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Machine learning tackles quantum error correction

(—Physicists have applied the ability of machine learning algorithms to learn from experience to one of the biggest challenges currently facing quantum computing: quantum error correction, which is used to design ...

Merging cell datasets, panorama style

A new algorithm developed by MIT researchers takes cues from panoramic photography to merge massive, diverse cell datasets into a single source that can be used for medical and biological studies.

Machine learning algorithm helps in the search for new drugs

Researchers have designed a machine learning algorithm for drug discovery which has been shown to be twice as efficient as the industry standard, which could accelerate the process of developing new treatments for disease.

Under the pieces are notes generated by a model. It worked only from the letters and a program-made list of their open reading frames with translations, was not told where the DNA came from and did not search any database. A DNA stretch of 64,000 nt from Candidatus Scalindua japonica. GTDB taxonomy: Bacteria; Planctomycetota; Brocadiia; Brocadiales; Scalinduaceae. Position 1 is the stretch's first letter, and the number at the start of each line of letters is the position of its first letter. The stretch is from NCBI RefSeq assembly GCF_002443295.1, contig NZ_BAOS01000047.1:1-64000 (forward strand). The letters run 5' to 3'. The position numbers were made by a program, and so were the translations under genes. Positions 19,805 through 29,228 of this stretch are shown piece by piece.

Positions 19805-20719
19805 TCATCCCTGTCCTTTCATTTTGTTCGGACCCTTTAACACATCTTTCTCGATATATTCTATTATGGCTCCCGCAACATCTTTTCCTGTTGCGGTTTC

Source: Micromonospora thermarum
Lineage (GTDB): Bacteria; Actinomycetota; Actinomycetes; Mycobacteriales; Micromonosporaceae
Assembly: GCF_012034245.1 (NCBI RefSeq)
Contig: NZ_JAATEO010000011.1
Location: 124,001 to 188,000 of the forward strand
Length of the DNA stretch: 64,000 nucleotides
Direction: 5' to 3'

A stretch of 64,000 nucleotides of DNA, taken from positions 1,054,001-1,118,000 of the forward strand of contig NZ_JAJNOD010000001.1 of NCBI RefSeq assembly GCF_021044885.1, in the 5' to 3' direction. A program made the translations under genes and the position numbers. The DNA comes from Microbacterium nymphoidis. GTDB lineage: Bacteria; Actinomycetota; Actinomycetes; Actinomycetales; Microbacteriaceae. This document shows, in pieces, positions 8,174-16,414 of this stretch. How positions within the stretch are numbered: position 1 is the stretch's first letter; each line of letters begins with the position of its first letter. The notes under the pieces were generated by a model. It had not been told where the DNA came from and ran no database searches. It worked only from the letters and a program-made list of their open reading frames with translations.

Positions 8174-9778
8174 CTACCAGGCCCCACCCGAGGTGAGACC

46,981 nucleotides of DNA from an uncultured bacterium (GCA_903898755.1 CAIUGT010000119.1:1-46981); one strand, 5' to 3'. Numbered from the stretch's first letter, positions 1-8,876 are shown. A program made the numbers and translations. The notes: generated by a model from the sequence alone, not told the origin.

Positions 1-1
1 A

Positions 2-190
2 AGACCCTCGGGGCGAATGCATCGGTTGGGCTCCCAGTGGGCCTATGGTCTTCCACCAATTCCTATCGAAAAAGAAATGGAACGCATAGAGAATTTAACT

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In mathematics, computing, linguistics, and related subjects, an algorithm is a finite sequence of instructions, an explicit, step-by-step procedure for solving a problem, often used for calculation and data processing. It is formally a type of effective method in which a list of well-defined instructions for completing a task, will when given an initial state, proceed through a well-defined series of successive states, eventually terminating in an end-state. The transition from one state to the next is not necessarily deterministic; some algorithms, known as probabilistic algorithms, incorporate randomness.

A partial formalization of the concept began with attempts to solve the Entscheidungsproblem (the "decision problem") posed by David Hilbert in 1928. Subsequent formalizations were framed as attempts to define "effective calculability" (Kleene 1943:274) or "effective method" (Rosser 1939:225); those formalizations included the Gödel-Herbrand-Kleene recursive functions of 1930, 1934 and 1935, Alonzo Church's lambda calculus of 1936, Emil Post's "Formulation 1" of 1936, and Alan Turing's Turing machines of 1936–7 and 1939.

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